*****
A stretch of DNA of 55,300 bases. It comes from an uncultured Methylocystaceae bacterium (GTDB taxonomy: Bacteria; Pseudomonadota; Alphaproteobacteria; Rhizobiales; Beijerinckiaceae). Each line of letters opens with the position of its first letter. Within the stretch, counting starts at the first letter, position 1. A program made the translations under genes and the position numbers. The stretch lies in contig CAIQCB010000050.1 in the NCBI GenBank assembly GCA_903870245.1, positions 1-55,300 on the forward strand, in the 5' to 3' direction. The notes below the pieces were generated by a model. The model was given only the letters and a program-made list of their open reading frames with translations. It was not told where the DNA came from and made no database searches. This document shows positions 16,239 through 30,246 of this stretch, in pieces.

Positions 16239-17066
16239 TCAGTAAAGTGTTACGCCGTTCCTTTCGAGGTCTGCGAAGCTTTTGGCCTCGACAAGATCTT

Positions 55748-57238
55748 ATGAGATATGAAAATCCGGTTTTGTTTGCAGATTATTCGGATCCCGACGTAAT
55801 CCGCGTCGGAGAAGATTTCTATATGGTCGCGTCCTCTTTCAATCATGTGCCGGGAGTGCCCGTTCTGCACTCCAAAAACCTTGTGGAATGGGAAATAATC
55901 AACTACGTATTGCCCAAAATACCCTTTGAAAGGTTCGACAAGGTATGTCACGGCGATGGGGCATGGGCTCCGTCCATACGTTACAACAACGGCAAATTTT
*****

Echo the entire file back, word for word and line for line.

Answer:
A stretch of DNA of 55,300 bases. It comes from an uncultured Methylocystaceae bacterium (GTDB taxonomy: Bacteria; Pseudomonadota; Alphaproteobacteria; Rhizobiales; Beijerinckiaceae). Each line of letters opens with the position of its first letter. Within the stretch, counting starts at the first letter, position 1. A program made the translations under genes and the position numbers. The stretch lies in contig CAIQCB010000050.1 in the NCBI GenBank assembly GCA_903870245.1, positions 1-55,300 on the forward strand, in the 5' to 3' direction. The notes below the pieces were generated by a model. The model was given only the letters and a program-made list of their open reading frames with translations. It was not told where the DNA came from and made no database searches. This document shows positions 16,239 through 30,246 of this stretch, in pieces.

Positions 16239-17066
16239 TCAGTAAAGTGTTACGCCGTTCCTTTCGAGGTCTGCGAAGCTTTTGGCCTCGACAAGATCTT

Positions 55748-57238
55748 ATGAGATATGAAAATCCGGTTTTGTTTGCAGATTATTCGGATCCCGACGTAAT
55801 CCGCGTCGGAGAAGATTTCTATATGGTCGCGTCCTCTTTCAATCATGTGCCGGGAGTGCCCGTTCTGCACTCCAAAAACCTTGTGGAATGGGAAATAATC
55901 AACTACGTATTGCCCAAAATACCCTTTGAAAGGTTCGACAAGGTATGTCACGGCGATGGGGCATGGGCTCCGTCCATACGTTACAACAACGGCAAATTTT